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Motivation ABC’s: tune up your booth staffby Susan Friedmann, CSP, The Tradeshow Coach
Are your sales people burnt out? You may want to check. Have they clocked too many twelve hour days? Do they have enough frequent flier miles to charter a jet to Mars? Are their faces permanently skewed into perpetual smiles from chatting with hundreds of thousands of trade show attendees?
Answer yes to any one of these questions – or even chuckle at a situation a little too close to home – and you’ve got a problem. Working a trade show is hard. Keeping your team motivated can be even harder, especially during a busy exhibit season.
However, it is vitally important that your sales team is not only at the show, but excited about being there. Enthusiasm is contagious – and absolutely central in creating positive word of mouth about your products and services. When your sales staff are fired up and genuinely motivated to share what they know about your products with the buying public, they are more effective salespeople.
Luckily, creating this enthusiasm is as easy as ABC!
Address the individual
Selecting the proper people for your booth staff is the first step toward a great show. These people are your company’s ambassadors. Pick employees who are helpful, courteous, and professional. Make sure they have excellent product knowledge and customer service skills.
They must also have a positive attitude about working the trade show. Attitude is everything – and it manifests on an individual level. Walk around a trade show floor, and study the people staffing a number of booths. Body language alone will show you which employees don’t want to be there. Simmering resentment plays out in tense posture, negative facial expressions, and sour attitudes – none of which help generate sales.
Why might your staff be averse to attending the show? It may come down to cold, hard cash. Sales staff frequently feel that working a trade show interferes with their normal selling routine. Commission-based employees may actually be losing money by attending the show. Address these concerns proactively, resolving scheduling and compensation issues so your staff are free to concentrate on the show.
Give each staff member an individual goal. This could be generating a number of quality leads, a target number of new contacts, or something similar. Having a goal increases accountability, forces unproductive habits out of the picture, increases productivity, and builds motivation.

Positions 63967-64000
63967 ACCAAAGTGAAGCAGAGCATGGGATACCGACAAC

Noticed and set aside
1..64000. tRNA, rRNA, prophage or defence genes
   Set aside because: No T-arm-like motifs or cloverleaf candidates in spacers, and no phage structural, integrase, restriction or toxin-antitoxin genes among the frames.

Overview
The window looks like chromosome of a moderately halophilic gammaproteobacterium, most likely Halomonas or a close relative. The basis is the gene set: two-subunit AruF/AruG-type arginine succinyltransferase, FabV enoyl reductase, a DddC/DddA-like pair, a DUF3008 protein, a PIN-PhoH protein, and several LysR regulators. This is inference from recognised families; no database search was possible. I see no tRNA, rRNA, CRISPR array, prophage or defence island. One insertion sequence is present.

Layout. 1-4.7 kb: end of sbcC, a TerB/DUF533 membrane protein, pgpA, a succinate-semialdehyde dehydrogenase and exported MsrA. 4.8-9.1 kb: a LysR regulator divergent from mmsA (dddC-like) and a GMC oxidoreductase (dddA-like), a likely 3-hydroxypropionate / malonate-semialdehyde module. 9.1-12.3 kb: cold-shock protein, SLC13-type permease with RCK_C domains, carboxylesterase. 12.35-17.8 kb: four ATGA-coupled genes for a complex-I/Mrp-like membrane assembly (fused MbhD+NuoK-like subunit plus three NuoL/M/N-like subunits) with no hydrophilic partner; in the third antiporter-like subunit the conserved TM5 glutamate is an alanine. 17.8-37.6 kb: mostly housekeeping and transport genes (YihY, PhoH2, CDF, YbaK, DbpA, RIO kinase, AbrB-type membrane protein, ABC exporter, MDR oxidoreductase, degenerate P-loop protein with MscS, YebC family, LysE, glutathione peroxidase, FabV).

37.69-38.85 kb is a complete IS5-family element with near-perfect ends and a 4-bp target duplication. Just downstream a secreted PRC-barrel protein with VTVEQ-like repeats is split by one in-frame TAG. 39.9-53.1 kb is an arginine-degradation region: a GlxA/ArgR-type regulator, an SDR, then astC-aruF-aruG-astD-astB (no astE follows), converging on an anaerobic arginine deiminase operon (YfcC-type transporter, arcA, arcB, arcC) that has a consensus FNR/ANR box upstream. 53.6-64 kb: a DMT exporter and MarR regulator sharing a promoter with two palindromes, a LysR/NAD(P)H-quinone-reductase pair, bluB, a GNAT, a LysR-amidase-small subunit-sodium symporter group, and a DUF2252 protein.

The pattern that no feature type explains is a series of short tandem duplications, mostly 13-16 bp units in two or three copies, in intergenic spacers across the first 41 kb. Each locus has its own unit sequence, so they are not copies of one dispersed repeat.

Bring In the brass
Do whatever it takes to involve your management team in trade show activities. You may have to pry them out of their corner offices, but it’ll be worth it. Having upper management participating in training programs, pre & post show activities, and the actual show validates the trade show’s worth. It also generates an in-house enthusiasm which will carry over onto the sales floor.
Many employees value the opportunity to build personal relationships with upper management. Mingling together in the trade show environment can help create a culture of recognition and appreciation. Never underestimate the power of personal recognition. A compliment from the boss carries a lot of weight, and can spur your staff to even higher achievement levels.
Tangible rewards also provide an effective way of encouraging higher levels of performance and can encourage friendly competition amidst your booth staff – with the end result benefiting your bottom line.
Create a team
For best results, everyone in the booth should be working together as a team. Having a group that helps each other wherever and whenever necessary doesn’t just happen. Great teams don’t serendipitously occur -- they are made.
Designate your teams before the show. Pre-show time is needed to give team members time to get acquainted, develop trust, and learn each other’s strengths. If you’ve got a large staff, split them up, mixing technical and sales staff. That way, you’ll always have customer service and product knowledge skills on the sales floor. Have them establish plans of action for working the show, and promote a certain level of autonomy within the groups. This creates a sense of collective responsibility.
Be sure that the whole team is aware of and fully understands the company’s goal for the trade show. Additionally, teams should set goals for the show. These will dovetail nicely with the personal goals set by individual staff members. Offer incentives for those teams that meet – or surpass – those goals. When you have good team chemistry, you’ll find team members coaching each other and striving to keep the collective morale up.
Revisit your team roster throughout the show season. If a certain group doesn’t click, mix it up. Switching team members may enhance overall performance. If you have a staffer that doesn’t work with any team, perhaps utilizing them at the trade show is not the best use of their skills.
Don’t forget the details
Rewards and recognition should be constant – and they don’t have to break the bank. A small gesture like morning coffee costs next to nothing, yet shows you care about your team. One creative manager provided gel insole inserts for her sales staff – a thoughtful present for folks on their feet twelve hours at a go.
Which brings us to E – for Enthusiasm. An Enthusiastic booth staff will turn in a top notch performance. It’s as easy as ABC!
About the author
Written by Susan A. Friedmann,CSP, The Tradeshow Coach, Lake Placid, NY, author: “Meeting & Event Planning for Dummies.” http://www.thetradeshowcoach.com
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